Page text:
You and your spouse are going through a lengthy divorce. For the good of the children, you opt for a nesting agreement in which the children remain in the marital home while you and your spouse take turns living with them.
While nesting arrangements may start off with the best of intentions, they can go badly awry—and it’s not easy to get out of one once you’ve started. A Court will grant exclusive possession to one spouse only upon a finding of "jeopardy." And jeopardy can be a pretty tough standard to meet.
Under Illinois law, a court can only remove someone from a marital residence during a divorce where "the physical or mental well being of either spouse or their children is jeopardized by the occupancy of the marital residence by both spouses." (750 Illinois Compiled Statutes 5/701.) Merely suffering from a great deal of stress may not be enough to change the arrangement.
In a recent Illinois case, a lower court ended a nesting arrangement by giving exclusive possession to the wife. (See <a href="http://www.state.il.us/court/opinions/AppellateCourt/2012/1stDistrict/1112567.pdf"> People v Levinson</a>. The wife alleged that the arrangement created much tension, the husband left the home messy, plus she had nowhere else to live and thus no privacy. The lower court agreed that the arrangement was highly stressful for both mother and children, and that it was a source of the parties’ power struggles. Yet, the Appeals Court overturned the lower court’s order giving the wife sole possession of the home. The Appeals Court found that the parties’ stress did not jeopardize their mental or physical well being enough to justify ending the nesting agreement.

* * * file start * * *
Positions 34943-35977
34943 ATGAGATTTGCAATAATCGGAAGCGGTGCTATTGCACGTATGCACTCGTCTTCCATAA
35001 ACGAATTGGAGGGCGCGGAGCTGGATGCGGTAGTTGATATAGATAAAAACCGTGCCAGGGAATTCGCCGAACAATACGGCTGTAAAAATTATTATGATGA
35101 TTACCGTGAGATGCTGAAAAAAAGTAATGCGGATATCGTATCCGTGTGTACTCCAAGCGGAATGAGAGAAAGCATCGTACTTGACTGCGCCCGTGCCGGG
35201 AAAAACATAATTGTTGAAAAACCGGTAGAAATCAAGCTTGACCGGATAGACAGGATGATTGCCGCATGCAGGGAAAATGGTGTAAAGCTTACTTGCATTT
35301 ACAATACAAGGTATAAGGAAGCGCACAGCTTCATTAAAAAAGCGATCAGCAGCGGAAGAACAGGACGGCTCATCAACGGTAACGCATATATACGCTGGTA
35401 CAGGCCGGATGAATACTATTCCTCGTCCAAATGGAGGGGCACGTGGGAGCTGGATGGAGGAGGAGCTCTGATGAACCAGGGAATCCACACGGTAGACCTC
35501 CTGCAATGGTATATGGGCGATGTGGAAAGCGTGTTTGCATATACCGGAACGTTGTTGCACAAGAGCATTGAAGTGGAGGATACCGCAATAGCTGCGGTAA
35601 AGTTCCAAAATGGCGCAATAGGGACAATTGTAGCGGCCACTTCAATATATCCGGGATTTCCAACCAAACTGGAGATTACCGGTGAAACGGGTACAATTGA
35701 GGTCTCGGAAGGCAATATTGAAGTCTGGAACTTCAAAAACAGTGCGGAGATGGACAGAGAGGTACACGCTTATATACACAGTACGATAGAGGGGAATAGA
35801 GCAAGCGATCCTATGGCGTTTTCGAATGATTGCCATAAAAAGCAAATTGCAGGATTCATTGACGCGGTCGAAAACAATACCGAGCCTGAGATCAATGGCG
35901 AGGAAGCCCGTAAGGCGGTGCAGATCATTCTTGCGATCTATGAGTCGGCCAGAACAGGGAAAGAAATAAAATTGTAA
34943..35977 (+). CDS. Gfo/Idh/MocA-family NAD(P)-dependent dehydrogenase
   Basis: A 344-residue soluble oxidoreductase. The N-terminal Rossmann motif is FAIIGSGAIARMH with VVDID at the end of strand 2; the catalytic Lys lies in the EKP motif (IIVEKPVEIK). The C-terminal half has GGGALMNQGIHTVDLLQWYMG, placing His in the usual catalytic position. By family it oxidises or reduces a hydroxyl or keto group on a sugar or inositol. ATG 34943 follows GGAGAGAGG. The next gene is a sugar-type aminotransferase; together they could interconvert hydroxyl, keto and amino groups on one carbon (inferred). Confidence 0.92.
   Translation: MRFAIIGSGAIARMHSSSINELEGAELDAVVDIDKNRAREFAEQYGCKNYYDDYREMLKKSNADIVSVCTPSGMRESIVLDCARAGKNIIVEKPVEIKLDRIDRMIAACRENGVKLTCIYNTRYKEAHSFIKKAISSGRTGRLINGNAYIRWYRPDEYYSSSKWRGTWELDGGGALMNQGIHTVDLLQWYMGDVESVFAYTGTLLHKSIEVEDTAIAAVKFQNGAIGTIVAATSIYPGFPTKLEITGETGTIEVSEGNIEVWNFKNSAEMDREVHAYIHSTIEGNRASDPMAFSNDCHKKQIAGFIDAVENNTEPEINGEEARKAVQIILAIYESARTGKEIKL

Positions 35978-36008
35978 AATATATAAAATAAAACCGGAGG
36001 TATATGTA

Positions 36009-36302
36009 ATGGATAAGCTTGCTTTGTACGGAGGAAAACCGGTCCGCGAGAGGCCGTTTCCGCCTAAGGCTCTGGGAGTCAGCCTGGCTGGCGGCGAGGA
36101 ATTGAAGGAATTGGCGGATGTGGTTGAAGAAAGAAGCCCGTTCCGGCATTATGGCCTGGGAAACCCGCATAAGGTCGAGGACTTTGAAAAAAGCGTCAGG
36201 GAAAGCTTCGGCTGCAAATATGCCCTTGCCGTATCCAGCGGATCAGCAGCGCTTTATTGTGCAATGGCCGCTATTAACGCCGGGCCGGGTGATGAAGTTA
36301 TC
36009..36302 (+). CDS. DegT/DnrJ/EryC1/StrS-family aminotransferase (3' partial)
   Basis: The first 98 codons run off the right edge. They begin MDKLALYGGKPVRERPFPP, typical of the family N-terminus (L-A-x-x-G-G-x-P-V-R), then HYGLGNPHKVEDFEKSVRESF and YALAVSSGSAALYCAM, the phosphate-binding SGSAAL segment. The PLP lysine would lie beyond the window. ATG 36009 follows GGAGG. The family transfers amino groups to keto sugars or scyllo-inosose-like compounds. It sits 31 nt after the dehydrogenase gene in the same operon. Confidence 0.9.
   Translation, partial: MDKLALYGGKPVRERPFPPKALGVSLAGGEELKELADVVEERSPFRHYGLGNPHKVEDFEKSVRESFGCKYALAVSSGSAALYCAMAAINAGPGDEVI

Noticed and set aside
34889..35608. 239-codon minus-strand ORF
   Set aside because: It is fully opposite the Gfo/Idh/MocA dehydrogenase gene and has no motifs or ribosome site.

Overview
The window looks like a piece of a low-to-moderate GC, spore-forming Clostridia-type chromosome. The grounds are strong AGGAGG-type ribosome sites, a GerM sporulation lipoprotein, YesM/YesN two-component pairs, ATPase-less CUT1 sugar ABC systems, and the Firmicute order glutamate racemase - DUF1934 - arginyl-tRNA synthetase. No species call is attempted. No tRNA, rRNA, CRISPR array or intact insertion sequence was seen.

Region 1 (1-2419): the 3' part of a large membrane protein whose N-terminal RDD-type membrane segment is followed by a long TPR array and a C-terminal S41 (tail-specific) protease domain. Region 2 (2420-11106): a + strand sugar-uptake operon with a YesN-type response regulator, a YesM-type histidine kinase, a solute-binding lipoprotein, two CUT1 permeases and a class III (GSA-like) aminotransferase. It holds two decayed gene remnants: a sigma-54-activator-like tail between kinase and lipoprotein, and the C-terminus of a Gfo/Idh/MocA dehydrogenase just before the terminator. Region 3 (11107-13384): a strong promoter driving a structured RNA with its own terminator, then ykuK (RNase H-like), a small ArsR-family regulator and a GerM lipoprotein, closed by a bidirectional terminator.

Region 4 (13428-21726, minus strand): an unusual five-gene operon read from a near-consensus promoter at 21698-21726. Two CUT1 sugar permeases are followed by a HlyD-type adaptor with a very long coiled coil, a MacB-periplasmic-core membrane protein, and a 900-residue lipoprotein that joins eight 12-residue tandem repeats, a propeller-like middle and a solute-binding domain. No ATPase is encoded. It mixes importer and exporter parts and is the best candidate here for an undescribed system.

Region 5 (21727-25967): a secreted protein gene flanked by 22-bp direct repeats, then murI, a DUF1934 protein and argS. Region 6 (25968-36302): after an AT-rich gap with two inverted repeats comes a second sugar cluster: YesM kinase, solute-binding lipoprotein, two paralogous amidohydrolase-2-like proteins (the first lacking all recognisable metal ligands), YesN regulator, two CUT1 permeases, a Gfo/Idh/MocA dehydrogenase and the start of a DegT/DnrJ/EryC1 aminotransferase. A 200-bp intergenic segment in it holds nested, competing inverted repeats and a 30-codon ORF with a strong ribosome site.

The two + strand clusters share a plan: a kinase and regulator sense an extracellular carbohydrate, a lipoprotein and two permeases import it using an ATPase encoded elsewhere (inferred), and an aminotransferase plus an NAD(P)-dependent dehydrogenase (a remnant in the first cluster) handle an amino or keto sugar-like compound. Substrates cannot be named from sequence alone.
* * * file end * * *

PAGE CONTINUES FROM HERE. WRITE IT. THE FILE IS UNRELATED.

Prior case law has justified exclusive possession where the husband beat the wife and threatened her with a gun. But in another case, the court found that a single incident of nonconsensual sex and the worsening of the wife’s diabetes due to stress was not sufficient to make a change.
If you do want to try nesting, you should have some of the same skills necessary for successful joint parenting. If you basically agree on most parenting issues and get along well in every respect except being married, you might be able to succeed at this arrangement. However, even petty stresses such as cleaning up after the other spouse’s stay can make nesting a difficult arrangement.
If you have questions about this or another domestic relations matter, please contact Zachary W. Williams at 1-312-981-0851 or email firstname.lastname@example.org.